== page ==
Mrs. Medora Hays Flick, Manhattan, secretary of the Riley County Historical Society, reports the following new officers: Walter McKeen, president; Mrs. Gertrude B. Failyer, vice-president; Mrs. Flick, secretary; Mrs. Caroline Abbott Smith, treasurer, and F. I. Burt, curator. Directors are Miss Mary Lee, Mrs. Florence Fox Harrop, Mrs. Loyal Payne, Mrs. Flick, Mr. McKeen, Joe Haines, Sam Charlson, F. R. Smith and Mr. Burt. The organization has celebrated its thirtieth anniversary with one charter member, Mrs. Smith, still active. The log cabin museum is open on Sunday afternoons.
The annual business meeting of the Shawnee Mission Indian Historical Society of northeast Johnson county was held September 27, 1944. Newly-elected officers are Mrs. C. V. Scoville, president; Mrs. A. M. Meyers, vice-president; Mrs. K. S. Browne, recording secretary; Mrs. John Barkley, corresponding secretary; Mrs. F. B. Belinder, treasurer; Mrs. M. Y. Griffin, historian, and Mrs. A. E. Wedd, curator. During the year the society assisted the Pioneer Trails Association in dedicating an Oregon trail marker at Old Shawnee Mission. Mrs. Percy L. Miller was the retiring president.
At the annual business meeting of the Crawford County Historical Society at Pittsburg, September 29, 1944, the following officers were elected: George F. Beezley, Girard, president; S. L. House holder, Pittsburg, vice-president; Mrs. Eula Paris, Pittsburg, recording secretary; Mrs. Ralph Shideler, Girard, corresponding secretary; Mrs. George Elliott, Pittsburg, treasurer, and Charles Grandle, Cherokee, J. F. Fowler, Arcadia, and F. W. Brinkerhoff, Pittsburg, directors for three years. Dr. Ralph H. Smith was the retiring president. The twelfth annual old settlers' reunion of the Kiowa County Historical Society was held at Greensburg October 3, 1944. The oldest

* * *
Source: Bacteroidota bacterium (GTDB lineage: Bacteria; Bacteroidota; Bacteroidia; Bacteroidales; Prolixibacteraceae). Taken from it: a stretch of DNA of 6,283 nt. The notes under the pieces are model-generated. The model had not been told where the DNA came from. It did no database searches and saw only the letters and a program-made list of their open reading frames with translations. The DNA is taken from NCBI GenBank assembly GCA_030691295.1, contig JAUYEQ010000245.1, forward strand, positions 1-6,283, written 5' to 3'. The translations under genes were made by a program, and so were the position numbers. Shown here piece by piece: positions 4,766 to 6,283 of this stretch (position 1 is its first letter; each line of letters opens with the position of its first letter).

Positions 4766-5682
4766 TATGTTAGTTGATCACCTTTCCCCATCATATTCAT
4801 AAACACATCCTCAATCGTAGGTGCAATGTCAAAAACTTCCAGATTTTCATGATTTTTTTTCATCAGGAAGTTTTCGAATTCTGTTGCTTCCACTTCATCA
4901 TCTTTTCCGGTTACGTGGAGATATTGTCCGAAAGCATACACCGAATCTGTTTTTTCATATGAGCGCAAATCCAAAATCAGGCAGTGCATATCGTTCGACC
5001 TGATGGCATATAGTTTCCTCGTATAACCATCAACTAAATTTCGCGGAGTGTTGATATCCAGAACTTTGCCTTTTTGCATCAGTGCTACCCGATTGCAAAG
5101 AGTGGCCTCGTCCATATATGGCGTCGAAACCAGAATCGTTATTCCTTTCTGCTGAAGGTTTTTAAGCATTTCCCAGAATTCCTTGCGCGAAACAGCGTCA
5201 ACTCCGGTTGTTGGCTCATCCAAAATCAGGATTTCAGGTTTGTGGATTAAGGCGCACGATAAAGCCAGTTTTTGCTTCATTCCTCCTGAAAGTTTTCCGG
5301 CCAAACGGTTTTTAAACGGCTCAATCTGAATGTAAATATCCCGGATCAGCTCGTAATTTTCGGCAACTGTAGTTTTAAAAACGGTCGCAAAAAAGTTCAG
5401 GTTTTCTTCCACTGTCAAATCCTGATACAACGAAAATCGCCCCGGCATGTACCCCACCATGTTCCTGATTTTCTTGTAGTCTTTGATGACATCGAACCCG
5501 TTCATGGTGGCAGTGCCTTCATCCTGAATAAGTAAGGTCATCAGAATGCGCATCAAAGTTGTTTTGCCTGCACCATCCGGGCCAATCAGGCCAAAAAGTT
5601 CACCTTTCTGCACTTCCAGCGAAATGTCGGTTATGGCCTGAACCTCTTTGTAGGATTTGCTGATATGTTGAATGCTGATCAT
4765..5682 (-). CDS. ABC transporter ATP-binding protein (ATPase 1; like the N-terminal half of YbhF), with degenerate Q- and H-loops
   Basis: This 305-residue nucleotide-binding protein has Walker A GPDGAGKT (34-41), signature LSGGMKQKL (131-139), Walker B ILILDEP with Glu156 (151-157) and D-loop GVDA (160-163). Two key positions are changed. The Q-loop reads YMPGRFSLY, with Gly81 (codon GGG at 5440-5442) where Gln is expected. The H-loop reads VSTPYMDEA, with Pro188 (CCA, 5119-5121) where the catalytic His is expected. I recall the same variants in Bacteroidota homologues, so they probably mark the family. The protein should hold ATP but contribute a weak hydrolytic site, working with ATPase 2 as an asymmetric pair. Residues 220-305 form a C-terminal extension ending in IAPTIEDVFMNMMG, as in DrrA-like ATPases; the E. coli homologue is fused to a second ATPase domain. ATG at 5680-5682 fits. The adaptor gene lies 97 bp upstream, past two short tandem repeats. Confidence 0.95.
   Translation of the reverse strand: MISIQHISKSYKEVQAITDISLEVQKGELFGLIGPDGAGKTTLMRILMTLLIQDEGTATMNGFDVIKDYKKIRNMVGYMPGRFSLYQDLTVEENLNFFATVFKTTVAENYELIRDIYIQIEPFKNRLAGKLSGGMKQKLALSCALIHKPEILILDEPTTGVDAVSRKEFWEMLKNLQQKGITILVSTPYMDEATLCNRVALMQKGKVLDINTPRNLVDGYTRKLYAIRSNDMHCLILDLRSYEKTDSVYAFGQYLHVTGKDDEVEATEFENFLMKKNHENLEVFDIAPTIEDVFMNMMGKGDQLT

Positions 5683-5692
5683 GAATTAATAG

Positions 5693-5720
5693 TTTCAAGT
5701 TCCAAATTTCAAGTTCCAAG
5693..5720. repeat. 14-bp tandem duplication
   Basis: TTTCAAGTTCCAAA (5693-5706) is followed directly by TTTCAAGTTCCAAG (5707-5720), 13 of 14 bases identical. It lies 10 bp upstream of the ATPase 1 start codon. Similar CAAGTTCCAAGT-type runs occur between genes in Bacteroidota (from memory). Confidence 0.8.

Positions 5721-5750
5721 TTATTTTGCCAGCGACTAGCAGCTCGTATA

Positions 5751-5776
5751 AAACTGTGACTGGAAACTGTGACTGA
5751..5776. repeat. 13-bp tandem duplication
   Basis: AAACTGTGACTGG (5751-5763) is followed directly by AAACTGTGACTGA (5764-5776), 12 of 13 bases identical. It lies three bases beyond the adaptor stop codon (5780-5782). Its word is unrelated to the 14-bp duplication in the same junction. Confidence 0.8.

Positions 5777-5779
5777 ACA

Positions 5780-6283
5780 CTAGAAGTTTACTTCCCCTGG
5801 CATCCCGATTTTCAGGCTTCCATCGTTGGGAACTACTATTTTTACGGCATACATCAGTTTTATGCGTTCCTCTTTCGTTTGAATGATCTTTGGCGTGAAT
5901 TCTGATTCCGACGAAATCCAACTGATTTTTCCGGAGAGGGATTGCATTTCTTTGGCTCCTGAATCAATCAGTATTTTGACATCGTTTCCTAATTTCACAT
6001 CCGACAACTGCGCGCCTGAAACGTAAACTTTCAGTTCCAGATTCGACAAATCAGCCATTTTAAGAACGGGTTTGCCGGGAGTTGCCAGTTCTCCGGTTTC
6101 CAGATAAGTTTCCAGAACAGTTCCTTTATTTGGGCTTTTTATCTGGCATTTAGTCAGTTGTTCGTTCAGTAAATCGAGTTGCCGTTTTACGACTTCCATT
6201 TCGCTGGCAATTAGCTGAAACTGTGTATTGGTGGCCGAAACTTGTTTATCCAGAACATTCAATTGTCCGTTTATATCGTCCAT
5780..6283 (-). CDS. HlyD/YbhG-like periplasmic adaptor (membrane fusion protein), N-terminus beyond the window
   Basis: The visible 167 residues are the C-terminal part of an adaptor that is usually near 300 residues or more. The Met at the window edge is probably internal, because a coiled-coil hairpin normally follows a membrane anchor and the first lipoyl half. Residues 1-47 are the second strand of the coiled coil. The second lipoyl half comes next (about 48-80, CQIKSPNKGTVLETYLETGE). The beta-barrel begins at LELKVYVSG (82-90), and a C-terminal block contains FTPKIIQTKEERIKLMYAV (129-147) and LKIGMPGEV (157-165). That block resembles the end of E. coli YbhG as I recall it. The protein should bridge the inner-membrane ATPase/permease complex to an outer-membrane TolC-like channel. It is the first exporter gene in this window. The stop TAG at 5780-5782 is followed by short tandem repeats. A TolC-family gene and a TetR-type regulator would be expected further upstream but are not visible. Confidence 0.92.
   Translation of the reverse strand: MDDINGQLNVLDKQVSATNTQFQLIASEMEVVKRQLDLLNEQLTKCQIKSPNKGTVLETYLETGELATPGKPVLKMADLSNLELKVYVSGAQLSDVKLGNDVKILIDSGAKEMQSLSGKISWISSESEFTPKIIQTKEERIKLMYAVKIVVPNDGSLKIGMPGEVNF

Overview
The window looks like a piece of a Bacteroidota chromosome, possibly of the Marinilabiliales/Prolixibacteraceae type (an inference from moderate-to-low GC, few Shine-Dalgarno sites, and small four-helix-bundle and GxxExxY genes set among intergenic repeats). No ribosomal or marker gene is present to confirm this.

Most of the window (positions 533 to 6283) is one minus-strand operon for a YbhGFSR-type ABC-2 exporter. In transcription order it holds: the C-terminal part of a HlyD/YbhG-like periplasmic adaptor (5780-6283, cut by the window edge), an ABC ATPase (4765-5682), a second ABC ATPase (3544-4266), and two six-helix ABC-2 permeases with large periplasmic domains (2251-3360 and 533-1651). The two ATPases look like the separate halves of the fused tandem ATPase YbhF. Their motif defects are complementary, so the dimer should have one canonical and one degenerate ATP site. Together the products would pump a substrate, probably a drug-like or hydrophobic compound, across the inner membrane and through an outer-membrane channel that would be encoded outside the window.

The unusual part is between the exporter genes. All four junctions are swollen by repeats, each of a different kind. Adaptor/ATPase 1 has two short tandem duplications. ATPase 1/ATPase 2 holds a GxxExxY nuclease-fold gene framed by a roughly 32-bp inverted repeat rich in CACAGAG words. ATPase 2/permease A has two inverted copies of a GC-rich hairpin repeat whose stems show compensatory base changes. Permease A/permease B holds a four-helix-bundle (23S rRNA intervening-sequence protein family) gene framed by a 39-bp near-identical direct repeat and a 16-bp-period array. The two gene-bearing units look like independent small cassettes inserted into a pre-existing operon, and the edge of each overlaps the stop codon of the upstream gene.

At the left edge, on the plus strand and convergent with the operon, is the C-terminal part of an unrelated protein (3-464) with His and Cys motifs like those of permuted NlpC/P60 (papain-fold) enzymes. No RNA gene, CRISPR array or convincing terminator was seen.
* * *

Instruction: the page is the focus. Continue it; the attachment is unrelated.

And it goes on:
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person in attendance was Washington Kennedy of Mullinville, now 95, who went to present Kiowa county in 1878. Officers of the society are: Frank Dowell, Wellsford, president; A. S. Barnes, Mullinville, Herbert Parkin, Greensburg, and Mrs. Sam Booth, Wilmore, vice'presidents; Mrs. Benj. O. Weaver, Mullinville, secretary, and Mrs. Charles T. Johnson, Greensburg, treasurer. Mrs. Weaver, who has been secretary of the society since its organization, reports a membership of 500.
Although Volume II of Chase County Historical Sketches will not be published until after the war the Chase County Historical Society continues to collect manuscripts, according to Mrs. Helen Austin, of Cottonwood Falls, secretary. Volume I contained 448 pages and was published in 1941.
Records of twenty-nine rural cemeteries of Douglas county with tombstone inscriptions, 1854-1940, have been collected during recent years as a major project of the Douglas County Historical Society. Typed copies of the completed work and an index of the 3,200 names have been placed in the city library at Lawrence and the Historical Society at Topeka. Sen. Robert C. Rankin, retiring president of the Douglas County Society, paid tribute to the late William Hastie who directed much of the work at a meeting of the county society at Lawrence, October 12, 1944. The compilation was indexed by the Betty Washington Chapter of the D. A. R., of Lawrence, under the chairmanship of Mrs. H. E. Chandler. The newly-elected officers of the Douglas County Historical Society are: John F. Akers, president; Elmer Riggs, first vice-president; Miss Ida Lindell, second vicepresident; Miss Ida Lyons, secretary; Walter Varnum, treasurer, and Dr. Edward Bumgardner, historian. Senator Rankin and Mrs. William Hastie were chosen to fill two vacancies on the board of directors, the other members of the board being reelected.